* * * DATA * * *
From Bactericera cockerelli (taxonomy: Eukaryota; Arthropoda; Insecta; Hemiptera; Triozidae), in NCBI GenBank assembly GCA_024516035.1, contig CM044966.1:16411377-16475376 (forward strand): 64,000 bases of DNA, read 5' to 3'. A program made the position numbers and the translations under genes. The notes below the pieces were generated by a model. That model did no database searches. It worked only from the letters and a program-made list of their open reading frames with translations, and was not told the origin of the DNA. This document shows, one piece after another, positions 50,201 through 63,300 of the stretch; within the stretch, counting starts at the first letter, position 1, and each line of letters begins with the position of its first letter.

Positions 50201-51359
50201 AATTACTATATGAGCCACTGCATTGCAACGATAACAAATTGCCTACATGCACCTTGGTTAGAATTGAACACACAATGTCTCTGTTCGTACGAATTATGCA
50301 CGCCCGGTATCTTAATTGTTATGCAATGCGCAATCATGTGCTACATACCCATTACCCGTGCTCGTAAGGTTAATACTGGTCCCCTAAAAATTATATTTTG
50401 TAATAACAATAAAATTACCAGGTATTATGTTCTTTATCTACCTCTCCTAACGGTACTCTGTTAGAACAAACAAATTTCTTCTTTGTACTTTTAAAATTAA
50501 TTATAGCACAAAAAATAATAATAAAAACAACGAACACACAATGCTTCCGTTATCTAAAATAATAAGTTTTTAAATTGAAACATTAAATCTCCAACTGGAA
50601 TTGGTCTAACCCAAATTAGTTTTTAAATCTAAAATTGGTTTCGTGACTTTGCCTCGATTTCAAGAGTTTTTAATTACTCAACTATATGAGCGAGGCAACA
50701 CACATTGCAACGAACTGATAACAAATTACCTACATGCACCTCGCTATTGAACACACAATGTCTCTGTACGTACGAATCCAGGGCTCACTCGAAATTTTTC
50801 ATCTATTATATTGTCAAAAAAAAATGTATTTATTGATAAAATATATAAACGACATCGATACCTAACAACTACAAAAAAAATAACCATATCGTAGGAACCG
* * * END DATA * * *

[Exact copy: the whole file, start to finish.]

From Bactericera cockerelli (taxonomy: Eukaryota; Arthropoda; Insecta; Hemiptera; Triozidae), in NCBI GenBank assembly GCA_024516035.1, contig CM044966.1:16411377-16475376 (forward strand): 64,000 bases of DNA, read 5' to 3'. A program made the position numbers and the translations under genes. The notes below the pieces were generated by a model. That model did no database searches. It worked only from the letters and a program-made list of their open reading frames with translations, and was not told the origin of the DNA. This document shows, one piece after another, positions 50,201 through 63,300 of the stretch; within the stretch, counting starts at the first letter, position 1, and each line of letters begins with the position of its first letter.

Positions 50201-51359
50201 AATTACTATATGAGCCACTGCATTGCAACGATAACAAATTGCCTACATGCACCTTGGTTAGAATTGAACACACAATGTCTCTGTTCGTACGAATTATGCA
50301 CGCCCGGTATCTTAATTGTTATGCAATGCGCAATCATGTGCTACATACCCATTACCCGTGCTCGTAAGGTTAATACTGGTCCCCTAAAAATTATATTTTG
50401 TAATAACAATAAAATTACCAGGTATTATGTTCTTTATCTACCTCTCCTAACGGTACTCTGTTAGAACAAACAAATTTCTTCTTTGTACTTTTAAAATTAA
50501 TTATAGCACAAAAAATAATAATAAAAACAACGAACACACAATGCTTCCGTTATCTAAAATAATAAGTTTTTAAATTGAAACATTAAATCTCCAACTGGAA
50601 TTGGTCTAACCCAAATTAGTTTTTAAATCTAAAATTGGTTTCGTGACTTTGCCTCGATTTCAAGAGTTTTTAATTACTCAACTATATGAGCGAGGCAACA
50701 CACATTGCAACGAACTGATAACAAATTACCTACATGCACCTCGCTATTGAACACACAATGTCTCTGTACGTACGAATCCAGGGCTCACTCGAAATTTTTC
50801 ATCTATTATATTGTCAAAAAAAAATGTATTTATTGATAAAATATATAAACGACATCGATACCTAACAACTACAAAAAAAATAACCATATCGTAGGAACCG